In a busy work environment managing and motivating your team to success, while juggling all other elements of your role, can be difficult. Chris Dyer, author of The Power of Company Culture, analyses how to carry your team to victory by developing a winning work-culture and building a cohesive team driven by your power hitters
Like any other enterprise, delivering healthcare begins with the people who are charged with making the wheels turn – you and your practice team. Get any group together, though, and you get a social structure that can make or break your efforts. A poor dynamic blocks progress, while an energised team, all moving in the same direction, propels performance. So, how can you get the whole team to play ball?
Developing an energised work-culture
There are three stages to this culture game; it starts with a clear idea of why your people do what they are employed to do, continues with you leading the charge, and it is sustained – ideally, well into the future – with the help of team players who are fully on board with your mission. Not only that, they can demonstrate how to connect with each other, with those you serve and with the things that make work meaningful.
In American baseball we call these people ‘power hitters’. If you’re looking to leverage work-culture to achieve your objectives, you want them on your coaching team – a manager can’t just issue a memo to change a social dynamic, they need power hitters to carry forth their message. Look at your team; who can help you? How can they help you? Do they have what it takes to draw other players to support a new programme? We’ll answer these questions after we make sure that you’re swinging at the right pitches.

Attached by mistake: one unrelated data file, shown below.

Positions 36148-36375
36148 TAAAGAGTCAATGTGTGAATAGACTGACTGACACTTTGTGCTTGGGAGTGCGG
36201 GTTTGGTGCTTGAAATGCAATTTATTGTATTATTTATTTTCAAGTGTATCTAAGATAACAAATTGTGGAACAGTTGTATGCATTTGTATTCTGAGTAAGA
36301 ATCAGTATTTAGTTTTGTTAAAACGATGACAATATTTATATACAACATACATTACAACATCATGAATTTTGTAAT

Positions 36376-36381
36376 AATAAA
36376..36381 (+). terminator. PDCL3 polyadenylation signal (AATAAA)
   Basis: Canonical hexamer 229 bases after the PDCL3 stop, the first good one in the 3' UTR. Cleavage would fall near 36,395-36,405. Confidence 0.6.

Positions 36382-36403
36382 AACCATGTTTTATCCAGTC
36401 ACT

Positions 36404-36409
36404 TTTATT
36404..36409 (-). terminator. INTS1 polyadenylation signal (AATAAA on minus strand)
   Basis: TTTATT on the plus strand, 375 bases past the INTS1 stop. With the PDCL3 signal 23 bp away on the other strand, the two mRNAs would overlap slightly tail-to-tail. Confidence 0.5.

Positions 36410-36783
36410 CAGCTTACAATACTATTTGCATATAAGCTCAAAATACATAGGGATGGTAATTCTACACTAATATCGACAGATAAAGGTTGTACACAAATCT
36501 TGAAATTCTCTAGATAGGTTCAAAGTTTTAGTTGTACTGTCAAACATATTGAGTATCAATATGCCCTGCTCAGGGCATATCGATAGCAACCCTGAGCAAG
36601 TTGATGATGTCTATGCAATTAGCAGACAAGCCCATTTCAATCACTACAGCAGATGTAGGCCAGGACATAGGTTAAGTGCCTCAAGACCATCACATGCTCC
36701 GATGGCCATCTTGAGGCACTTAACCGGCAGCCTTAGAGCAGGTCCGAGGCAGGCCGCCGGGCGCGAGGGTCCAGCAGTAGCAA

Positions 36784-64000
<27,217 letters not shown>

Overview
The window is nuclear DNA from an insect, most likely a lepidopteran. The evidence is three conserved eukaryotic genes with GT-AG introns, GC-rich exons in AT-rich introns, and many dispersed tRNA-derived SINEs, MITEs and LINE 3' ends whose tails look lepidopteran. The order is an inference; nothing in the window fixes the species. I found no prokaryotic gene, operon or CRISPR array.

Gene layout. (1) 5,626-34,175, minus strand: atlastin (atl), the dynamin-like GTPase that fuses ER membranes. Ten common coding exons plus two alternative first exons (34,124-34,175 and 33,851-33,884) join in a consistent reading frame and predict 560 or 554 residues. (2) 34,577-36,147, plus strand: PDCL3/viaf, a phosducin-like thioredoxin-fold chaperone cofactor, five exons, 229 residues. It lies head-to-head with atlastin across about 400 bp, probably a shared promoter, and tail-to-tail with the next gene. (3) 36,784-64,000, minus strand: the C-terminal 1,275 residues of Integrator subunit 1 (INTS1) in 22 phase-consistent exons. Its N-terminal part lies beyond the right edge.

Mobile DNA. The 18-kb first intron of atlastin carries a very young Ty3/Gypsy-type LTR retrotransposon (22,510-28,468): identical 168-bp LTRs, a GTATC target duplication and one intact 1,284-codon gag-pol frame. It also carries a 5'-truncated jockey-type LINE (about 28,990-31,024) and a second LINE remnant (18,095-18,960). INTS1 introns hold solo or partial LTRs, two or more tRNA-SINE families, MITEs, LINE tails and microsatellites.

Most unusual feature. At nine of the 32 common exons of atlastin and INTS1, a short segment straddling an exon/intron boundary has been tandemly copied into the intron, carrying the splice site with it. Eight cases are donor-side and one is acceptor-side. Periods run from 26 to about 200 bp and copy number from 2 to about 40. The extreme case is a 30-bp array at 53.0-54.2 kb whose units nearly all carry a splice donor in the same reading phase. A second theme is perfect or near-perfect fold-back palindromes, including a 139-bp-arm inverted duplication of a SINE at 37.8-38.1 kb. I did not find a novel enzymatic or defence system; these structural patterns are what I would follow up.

Name your game
Building a more cohesive team depends on defining what’s important to your organisation and what it will take to achieve its goals. Effective practice managers will already have formed a set of core values and a vision through which they pursue their ultimate mission. As you set out to improve your culture you’ll ask your people to use these ideals to perform their work.
In turn, your team will feel part of a vital group and share a purpose beyond the day-to-day duties of their jobs. They’ll boost their skills, which will give you the winning performance you need. How can you, as a leader, move organisational ideals into the realm of what your people do every day? This is where culture-building gets specific.
I have identified seven operational elements that support good culture. To bring your message of change to the team, take an honest look at how your administration works. Does it have all seven? Here’s a checklist:
- Is communication transparent?
- Are problems approached as negatives or positives?
- Do you measure performance and act on the results?
- Do you acknowledge great work to foster more great work?
- Do you capitalise on unique group strengths?
- Do you listen to understand and respond to issues?
- Are mistakes vehicles for improvement, or grounds for being ‘benched’?